- Planting of legumes, functional as “green manure,” which is plowed back into the soil as fertilizer.
- Minimal interventions between vine rows (ie, no heavy machinery) to prevent compacting soil
- Manual harvest
- Native trees, grasses and plants including “spontaneous herbs” promote biodiversity near the vineyards.
- Copper sulfate and sulfur dust are used to prevent and treat downy mildew.
VinNatur guidelines permit a maximum of 3 kg/ha of metal copper per year. I asked Fongoli about this, as the topic is showing a controversial side. “We use copper sulfate, but with the biodynamic work we can use only a small quantity, only in this case are they not dangerous.” It seems to me that this indicates overuse may be the culprit, and I’m digging into this topic more.
- Horses and goats roam the olive grove and snack on the weeds and undergrowth—the grove is fertilized through green manure as well.
- Treatments are made from natural products, applied in a zero-waste, biodynamic method.
In the cellar Fongoli employs the following techniques:
- They honor tradition. The family has made wine since the 1920s and Fongoli swears by an “enological traditions awareness.
“We want only the smell of the grapes in our wines and we want them to reflect the tradition and the typicality of our land.”
- Fongoli uses only indigenous yeast, no clarifications and no filtration. Most Fongoli wines are vinified, aged and bottled without sulfur. If sulfur must be used it is strictly minimal.
- The Montefalco Sagrantino DOCG and the Montefalco Rosso DOC are fermented in steel tanks, amphora or open vats and aged in used Slavonian oak. Skin contact fermentation in open vats is encouraged.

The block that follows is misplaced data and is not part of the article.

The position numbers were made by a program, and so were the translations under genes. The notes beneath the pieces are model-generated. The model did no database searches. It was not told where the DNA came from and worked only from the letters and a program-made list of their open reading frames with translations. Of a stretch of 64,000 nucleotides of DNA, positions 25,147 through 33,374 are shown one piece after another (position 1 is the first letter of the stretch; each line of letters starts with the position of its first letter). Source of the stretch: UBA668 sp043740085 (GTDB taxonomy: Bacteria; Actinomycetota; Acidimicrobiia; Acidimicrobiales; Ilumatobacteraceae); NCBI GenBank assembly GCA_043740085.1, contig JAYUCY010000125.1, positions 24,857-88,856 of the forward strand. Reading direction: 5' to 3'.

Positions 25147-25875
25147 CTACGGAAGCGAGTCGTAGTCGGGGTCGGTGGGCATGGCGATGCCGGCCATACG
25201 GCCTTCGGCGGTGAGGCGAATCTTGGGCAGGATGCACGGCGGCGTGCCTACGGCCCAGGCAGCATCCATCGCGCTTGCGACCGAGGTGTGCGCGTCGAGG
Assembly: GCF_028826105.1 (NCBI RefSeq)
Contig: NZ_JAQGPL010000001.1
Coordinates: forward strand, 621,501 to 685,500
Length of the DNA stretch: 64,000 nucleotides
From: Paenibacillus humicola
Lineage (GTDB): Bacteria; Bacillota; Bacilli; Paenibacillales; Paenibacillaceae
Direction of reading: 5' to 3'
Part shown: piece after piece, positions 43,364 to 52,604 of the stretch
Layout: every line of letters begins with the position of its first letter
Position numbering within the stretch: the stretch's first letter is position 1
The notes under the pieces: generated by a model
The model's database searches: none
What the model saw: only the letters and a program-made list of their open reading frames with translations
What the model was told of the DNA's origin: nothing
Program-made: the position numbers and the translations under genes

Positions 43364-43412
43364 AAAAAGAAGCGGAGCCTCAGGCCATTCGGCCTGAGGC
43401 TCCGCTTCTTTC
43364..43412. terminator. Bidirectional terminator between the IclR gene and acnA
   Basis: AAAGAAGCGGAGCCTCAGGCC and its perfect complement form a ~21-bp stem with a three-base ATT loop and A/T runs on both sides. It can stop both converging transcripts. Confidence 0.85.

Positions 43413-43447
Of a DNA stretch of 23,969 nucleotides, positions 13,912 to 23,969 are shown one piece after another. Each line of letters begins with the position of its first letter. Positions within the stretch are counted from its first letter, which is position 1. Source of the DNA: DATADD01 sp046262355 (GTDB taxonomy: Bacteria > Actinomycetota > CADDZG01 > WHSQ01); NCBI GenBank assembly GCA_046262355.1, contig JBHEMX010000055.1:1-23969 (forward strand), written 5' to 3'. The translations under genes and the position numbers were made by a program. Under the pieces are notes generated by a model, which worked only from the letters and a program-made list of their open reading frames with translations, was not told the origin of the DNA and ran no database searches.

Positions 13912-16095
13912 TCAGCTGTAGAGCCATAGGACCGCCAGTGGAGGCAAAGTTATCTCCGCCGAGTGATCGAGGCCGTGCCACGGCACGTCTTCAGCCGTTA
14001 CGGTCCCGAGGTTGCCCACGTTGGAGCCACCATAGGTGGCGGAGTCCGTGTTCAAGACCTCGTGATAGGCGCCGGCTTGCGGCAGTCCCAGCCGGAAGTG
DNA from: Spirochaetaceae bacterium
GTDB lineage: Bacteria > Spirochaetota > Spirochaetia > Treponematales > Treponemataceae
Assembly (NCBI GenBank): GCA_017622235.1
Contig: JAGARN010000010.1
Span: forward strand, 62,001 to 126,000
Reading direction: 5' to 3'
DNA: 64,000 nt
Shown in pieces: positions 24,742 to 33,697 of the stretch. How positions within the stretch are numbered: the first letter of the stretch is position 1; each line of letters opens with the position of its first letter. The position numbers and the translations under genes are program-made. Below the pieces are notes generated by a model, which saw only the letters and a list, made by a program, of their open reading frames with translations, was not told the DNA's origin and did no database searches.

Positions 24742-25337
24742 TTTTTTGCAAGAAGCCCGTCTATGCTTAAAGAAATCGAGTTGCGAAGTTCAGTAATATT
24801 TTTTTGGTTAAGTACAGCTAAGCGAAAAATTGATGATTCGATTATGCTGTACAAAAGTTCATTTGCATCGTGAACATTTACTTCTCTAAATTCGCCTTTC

- Racking, lees contact and pour off is according to the moon periods, in alignment with biodynamic methods.
Italian Food, Wine and Travel
This month, our group of Italian FWT bloggers dialed into Sagrantino. On Saturday Feb. 2, our posts will all be live and we’ll be chatting about our discoveries. Join us on Twitter at 10am CST at #ItalianFWT, we’d love to hear your thoughts and experiences with Sagrantino! Take a look at all the great ideas our group will be posting:
- Camilla from Culinary Adventures with Camilla shares “Buridda for Befana + Còlpetrone 2011 Montefalco Sagrantino”
- Marcia from Joy of Wine shares “The Power of Sagrantino”
- On L’Occasion we share “Azienda Agricola Fongoli: Making Natural Wine In Umbria“
- Katarina from Grapevine Adventures shares “A Biodynamic Expression of Sagrantino in Umbria”
- Susannah Gold from Avvinare shares “Nectar of the Gods: Antonelli’s Montefalco Sagrantino Passito DOCG”
- Lauren from The Swirling Dervish shares “Antonelli San Marco: Umbria’s Wine History in a Glass”
- Lynn from Savor the Harvest shares “Italy’s Finest Wine At A Great Price“
- Giselle from Gusto Wine Tours (in Umbria!) shares “#ItalianFWT – Sagrantino For The Win(e)”
- Gwen from Wine Predator shares “Get to Know Sagrantino“
- Jennifer from Vino Travels Italy shares “Lawyers to Winemaking with Antonelli San Marco”
- Nicole from Somm’s Table shares “Cooking to the Wine: Còlpetrone Montfalco Sagrantino and Pasta with Red Pesto & Truffle Meat Sauce“
- Our host Jeff from Food Wine Click! shares “Montefalco Sagrantino to Warm a Minnesota Winter Night”